An en banc panel of the United States Court of Appeals for the Ninth Circuit today ruled unanimously that a lawsuit by a Muslim woman forced by Orange County Sheriff's Department officials to remove her headscarf in front of strangers is headed back to court.
"We are immensely pleased with today's result because this means that Souhair Khatib will finally have her day in court and the County will have to explain why it had no alternative but to force her to violate her deeply held religious beliefs," said Mark Rosenbaum, Chief Counsel for the ACLU Foundation of Southern California, who argued the case before the en banc panel.
In 2006, Khatib, then a 33-year-old U.S. citizen, twice appeared at the Santa Ana Courthouse. While held in the courthouse holding facility for about 7 ½ hours, male county sheriff’s deputies, who staff the facility, ordered Khatib to remove her headscarf. A devout Muslim who incorporates the use of a hijab as part of her religious practice, Khatib believes she may not be uncovered in front of men who are not in her family. But in the crowded holding facility of that courthouse, that’s precisely what she was forced to do, her pleas for understanding falling on deaf ears. Khatib was visibly shaken by the experience, describing it as defiling and humiliating.
Khatib, represented by the ACLU Foundation of Southern California, who is co-counsel on the case with Troutman Sanders LLP, filed a lawsuit against the County of Orange in September 2007.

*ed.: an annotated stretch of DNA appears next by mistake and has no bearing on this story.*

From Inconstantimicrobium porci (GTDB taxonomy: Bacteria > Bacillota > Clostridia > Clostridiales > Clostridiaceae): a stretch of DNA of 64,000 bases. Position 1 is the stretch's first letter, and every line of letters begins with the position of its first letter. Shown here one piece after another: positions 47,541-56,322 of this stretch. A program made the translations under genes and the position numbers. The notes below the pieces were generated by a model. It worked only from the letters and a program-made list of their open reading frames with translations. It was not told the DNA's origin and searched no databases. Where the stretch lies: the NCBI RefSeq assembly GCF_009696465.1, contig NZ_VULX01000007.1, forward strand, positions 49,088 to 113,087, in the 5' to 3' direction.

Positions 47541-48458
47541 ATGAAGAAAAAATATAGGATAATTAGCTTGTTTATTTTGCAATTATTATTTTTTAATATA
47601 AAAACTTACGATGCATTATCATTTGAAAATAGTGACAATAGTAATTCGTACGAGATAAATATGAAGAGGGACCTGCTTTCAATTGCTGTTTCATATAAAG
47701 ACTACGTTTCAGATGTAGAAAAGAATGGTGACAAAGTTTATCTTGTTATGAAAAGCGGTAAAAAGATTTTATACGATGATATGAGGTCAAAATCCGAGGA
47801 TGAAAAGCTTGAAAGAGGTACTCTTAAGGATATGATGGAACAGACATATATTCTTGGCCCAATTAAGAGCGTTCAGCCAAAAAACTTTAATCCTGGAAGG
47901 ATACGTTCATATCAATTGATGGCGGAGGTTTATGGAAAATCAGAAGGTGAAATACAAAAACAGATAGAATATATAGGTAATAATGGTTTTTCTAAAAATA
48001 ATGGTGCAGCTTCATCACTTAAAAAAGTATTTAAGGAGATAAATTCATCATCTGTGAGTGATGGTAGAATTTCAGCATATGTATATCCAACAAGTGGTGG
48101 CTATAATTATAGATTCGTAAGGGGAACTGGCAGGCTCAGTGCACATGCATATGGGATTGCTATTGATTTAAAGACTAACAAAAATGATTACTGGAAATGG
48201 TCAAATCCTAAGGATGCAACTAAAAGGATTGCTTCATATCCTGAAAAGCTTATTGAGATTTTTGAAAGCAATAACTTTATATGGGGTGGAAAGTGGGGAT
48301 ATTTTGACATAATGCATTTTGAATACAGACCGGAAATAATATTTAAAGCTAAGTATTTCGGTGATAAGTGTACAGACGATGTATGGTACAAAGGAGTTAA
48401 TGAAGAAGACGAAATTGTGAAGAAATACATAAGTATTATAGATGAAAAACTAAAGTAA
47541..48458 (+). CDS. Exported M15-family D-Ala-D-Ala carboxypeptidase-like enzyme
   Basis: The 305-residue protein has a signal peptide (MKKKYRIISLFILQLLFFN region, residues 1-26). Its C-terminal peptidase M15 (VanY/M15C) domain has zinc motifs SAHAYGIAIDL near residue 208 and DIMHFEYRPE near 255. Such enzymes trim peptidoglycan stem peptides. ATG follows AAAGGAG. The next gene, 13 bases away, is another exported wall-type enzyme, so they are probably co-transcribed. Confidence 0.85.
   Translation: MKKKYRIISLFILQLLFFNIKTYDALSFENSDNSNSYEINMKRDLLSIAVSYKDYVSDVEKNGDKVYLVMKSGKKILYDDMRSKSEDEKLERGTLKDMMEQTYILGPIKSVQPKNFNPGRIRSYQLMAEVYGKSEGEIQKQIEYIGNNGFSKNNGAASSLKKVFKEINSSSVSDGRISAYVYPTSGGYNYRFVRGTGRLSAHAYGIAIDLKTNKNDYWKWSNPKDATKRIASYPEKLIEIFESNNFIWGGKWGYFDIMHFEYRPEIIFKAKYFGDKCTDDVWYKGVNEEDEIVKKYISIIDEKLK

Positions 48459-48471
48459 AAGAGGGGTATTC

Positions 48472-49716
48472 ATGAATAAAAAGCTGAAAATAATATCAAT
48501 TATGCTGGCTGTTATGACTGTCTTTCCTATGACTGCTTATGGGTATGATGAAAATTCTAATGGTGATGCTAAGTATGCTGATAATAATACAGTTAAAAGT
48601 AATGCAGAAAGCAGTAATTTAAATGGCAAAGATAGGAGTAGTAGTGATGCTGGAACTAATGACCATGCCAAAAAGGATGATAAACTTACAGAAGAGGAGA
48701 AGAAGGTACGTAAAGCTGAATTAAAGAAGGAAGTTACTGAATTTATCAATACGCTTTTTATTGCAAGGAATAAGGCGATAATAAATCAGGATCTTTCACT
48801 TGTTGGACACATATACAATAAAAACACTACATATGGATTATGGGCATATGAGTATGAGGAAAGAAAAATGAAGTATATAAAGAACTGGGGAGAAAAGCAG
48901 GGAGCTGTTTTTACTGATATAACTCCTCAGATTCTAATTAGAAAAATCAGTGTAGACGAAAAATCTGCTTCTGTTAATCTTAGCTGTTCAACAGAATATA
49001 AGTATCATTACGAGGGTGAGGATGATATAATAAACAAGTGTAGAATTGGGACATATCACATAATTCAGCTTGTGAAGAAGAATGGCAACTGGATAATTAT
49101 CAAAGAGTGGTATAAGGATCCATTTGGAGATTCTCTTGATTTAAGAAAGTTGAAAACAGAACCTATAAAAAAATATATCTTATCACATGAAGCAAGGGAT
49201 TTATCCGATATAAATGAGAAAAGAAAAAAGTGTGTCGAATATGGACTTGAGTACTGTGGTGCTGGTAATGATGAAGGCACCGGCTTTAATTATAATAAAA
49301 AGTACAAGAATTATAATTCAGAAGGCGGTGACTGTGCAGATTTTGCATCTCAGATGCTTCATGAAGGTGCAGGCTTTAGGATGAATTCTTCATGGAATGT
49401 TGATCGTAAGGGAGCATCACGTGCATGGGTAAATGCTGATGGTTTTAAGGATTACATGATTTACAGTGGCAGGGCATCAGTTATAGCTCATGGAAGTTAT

In July 2008, the trial court dismissed the suit after holding that the courthouse holding facility where Khatib was held was not covered by the Religious Land Use and Institutionalized Persons Act, a federal law that provides expansive protection for the religious freedom of persons confined to a variety of institutions.
In May 2010, a three-judge panel of the Ninth Circuit, by a 2-1 vote, agreed with the trial court’s ruling.
But today the Ninth Circuit's en banc panel found that the holding facility at the Orange County Santa Ana Courthouse qualifies as an "institution" under RLUIPA. This is the first case in the nation to apply RLUIPA to courthouse facilities and affirms the principle that religious freedom cannot automatically end at the courthouse door.
"We sought review by an eleven-member panel of the Ninth Circuit because we were deeply worried about the impact on religious freedom," said Hector Villagra, executive director of the ACLU Foundation of Southern California. Today's ruling recognizes the absurd result of requiring Orange County to protect a person's religious rights while detained in a jail, but not when the same person is transported to and held in the holding facility of a courthouse before and after making court appearances."
The Orange County sheriff's department has no policy accommodating religious clothing. This is surprising, considering the U.S. Department of Justice not only has a policy but expressly permits Muslim women to wear their head coverings as part of their religious practice. So does the state department of corrections, as well as the County of San Bernardino.
"If all these entities can safely accommodate the religious liberties of detainees within the system, there’s no reason Orange County cannot do the same," said Becki Kieffer, an attorney with Troutman Sanders LLP. They all face similar security concerns, and they are all subject to the same legal standard."